Updated: Mar 3, 2019
Are you often obsessed with aging, or perhaps slowing it down? Many of us are, and we prove it over and over when we buy expensive creams and treatment lotions to smooth the wrinkles. Let’s face it, we all want to look and feel young. But looking and feeling young can be difficult when every day we lose approximately 432 billion cells. When we were young, those cells were easily replaced with 432 billion brand new cells. Unfortunately, age makes this more and more difficult with each passing year.
So, what can be done to slow this process? Our lifestyle can and does take a toll. With each turnover of the cell our DNA undergoes a systematic change. Each time your cell replicates, the DNA telomere, a tail like structure, shortens. When the tail cannot shorten anymore, it dies for good, never to be replicated. How efficient your cells are at "turning over" is determined in large part to your lifestyle choices. Good lifestyle choices can result in longer DNA telomeres while bad lifestyle choices result in premature shortening.
432 billion cells a day is a lot of cellular turnover. The cells in our digestive system, from the stomach to the large bowel, are replaced every 5 minutes. The liver is replaced every five months and a new layer of skin covering your entire body happens every four weeks. Even your entire heart is replaced every six to nine months! The liver, renown for its ability to regenerate, can renew and repair itself even if only 25% of the original tissue is remaining. About the only thing that doesn't regenerate is your brain... or at least until new studies indicated that even your brain cells have the ability to heal and regenerate themselves.
A recent review of the literature reveals that there are seven things that will make you sick or lead to premature aging.
While that might sound depressing, that is the reassuring part. You have control over how you age. Dr Kenneth Cooper MD and cardiologist once said, “The average body was built to last 120 years, but what we do to it, how we treat it, actually determines how long it lasts”. The proof lies in the pudding, or in this case your refusal to eat that pudding! (sorry, spoiler alert). The underlying factor in longevity boils down to two simple truths. Is your body healthy due to exercise, or unhealthy due to inactivity; and, is your body healthy because of what you eat, or unhealthy due to what you eat? Cooper ended his remarks by saying “It’s not so much that we die as it is that we kill ourselves through the lifestyles we choose”.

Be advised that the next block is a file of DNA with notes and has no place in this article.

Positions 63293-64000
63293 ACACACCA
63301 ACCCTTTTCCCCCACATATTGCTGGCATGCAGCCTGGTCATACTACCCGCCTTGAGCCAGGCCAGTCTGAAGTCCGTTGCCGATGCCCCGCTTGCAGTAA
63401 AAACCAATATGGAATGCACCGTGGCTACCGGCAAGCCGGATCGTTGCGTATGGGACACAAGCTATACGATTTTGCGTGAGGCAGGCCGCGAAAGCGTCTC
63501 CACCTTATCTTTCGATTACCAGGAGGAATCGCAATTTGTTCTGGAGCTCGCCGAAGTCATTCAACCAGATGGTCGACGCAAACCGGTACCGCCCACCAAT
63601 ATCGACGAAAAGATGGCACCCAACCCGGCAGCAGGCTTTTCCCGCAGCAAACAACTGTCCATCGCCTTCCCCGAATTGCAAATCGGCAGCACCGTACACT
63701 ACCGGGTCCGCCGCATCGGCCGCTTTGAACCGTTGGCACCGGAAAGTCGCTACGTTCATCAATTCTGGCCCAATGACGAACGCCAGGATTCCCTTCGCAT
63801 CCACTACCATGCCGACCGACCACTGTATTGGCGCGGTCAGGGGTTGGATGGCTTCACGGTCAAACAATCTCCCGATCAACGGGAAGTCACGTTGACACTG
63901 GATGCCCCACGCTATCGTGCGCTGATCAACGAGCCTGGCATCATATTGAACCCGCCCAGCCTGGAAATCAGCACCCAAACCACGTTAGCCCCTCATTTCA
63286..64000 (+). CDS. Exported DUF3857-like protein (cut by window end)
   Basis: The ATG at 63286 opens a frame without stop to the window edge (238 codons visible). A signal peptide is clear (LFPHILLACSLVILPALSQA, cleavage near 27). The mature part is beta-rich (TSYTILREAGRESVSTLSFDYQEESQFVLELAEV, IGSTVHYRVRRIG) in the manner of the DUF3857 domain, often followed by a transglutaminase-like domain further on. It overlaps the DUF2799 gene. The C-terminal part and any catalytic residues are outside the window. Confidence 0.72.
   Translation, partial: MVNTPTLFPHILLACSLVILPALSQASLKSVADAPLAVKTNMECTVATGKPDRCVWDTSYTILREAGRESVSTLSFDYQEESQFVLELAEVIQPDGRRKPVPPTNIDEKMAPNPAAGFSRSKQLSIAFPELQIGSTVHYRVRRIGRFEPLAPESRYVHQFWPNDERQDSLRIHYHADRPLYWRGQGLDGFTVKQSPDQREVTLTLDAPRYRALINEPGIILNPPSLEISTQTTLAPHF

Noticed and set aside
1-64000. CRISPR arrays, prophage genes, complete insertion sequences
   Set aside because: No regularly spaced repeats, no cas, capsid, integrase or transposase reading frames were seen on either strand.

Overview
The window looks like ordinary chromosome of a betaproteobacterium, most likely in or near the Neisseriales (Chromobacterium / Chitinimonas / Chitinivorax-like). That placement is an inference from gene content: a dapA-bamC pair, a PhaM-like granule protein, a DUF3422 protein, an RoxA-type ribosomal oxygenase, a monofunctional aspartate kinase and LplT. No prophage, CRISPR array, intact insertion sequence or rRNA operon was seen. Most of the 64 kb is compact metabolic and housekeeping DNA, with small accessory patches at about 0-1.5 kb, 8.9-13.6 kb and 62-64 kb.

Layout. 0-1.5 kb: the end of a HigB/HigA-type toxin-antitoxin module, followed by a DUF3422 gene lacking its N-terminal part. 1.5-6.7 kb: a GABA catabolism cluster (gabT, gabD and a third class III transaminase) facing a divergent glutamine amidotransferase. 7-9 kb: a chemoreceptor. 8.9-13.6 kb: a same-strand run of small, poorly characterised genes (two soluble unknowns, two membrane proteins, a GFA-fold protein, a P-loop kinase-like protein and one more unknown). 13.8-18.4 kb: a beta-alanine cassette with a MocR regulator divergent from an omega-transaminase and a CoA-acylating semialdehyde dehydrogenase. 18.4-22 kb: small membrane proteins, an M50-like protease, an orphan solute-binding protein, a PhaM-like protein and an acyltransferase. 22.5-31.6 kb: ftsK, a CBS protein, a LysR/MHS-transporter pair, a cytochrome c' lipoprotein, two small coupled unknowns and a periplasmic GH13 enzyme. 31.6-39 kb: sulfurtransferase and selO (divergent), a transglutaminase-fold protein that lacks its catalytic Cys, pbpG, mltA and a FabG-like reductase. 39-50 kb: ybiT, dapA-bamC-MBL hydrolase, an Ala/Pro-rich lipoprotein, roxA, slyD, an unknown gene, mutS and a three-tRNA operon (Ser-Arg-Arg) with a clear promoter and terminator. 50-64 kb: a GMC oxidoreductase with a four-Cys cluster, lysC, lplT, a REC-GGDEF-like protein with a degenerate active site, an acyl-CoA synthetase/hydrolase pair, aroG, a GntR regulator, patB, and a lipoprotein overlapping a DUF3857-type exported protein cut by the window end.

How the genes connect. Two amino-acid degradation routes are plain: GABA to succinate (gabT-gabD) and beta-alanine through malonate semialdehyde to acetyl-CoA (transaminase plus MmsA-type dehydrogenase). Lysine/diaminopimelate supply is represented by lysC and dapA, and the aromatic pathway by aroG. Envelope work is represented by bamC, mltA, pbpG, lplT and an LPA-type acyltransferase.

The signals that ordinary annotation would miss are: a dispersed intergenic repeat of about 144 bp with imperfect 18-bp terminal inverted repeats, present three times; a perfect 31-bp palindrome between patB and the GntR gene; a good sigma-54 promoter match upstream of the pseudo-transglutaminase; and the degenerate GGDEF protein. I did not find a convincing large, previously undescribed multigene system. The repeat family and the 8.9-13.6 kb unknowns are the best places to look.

1. Lack of Exercise
Mounting research confirms that when your body becomes accustomed to burning fat instead of sugar as its primary fuel—which is what happens when you exercise—you dramatically reduce your risk of chronic disease and slow aging. So exercise not only reduces your risk of disease because it strengthens your organs and systems, but we now know that losing body fat also reduces your body’s capability of storing toxins. Toxins lead to accelerated free radical damage (aging) and premature death.
2. Consuming Sugar
A diet that is high in sugar (which includes processed foods, fructose and grains) causes a host of health problems that will age you faster and increase your risk of disease, including obesity, diabetes, and heart disease. Oh, and in case you were wondering, high sugar intake lowers your ability to burn fat too.
Processed foods are the primary culprit. Added sugars hide in 74% of processed foods under more than 60 different names. You may not even be aware of just how much sugar you're eating on a daily basis. That's right, you did read it right, sugar is listed under over 60 different names in order to confuse the consumer and in order to lower the actual sugar gram content on the label.
Currently, Sugar accounts for 15 percent of the average American's daily calorie intake. The World Health Organization (WHO) recommends that number be reduced to no more than five percent, or roughly 25 grams (six teaspoons) per day. That's less than what's found in a single can of soda by the way.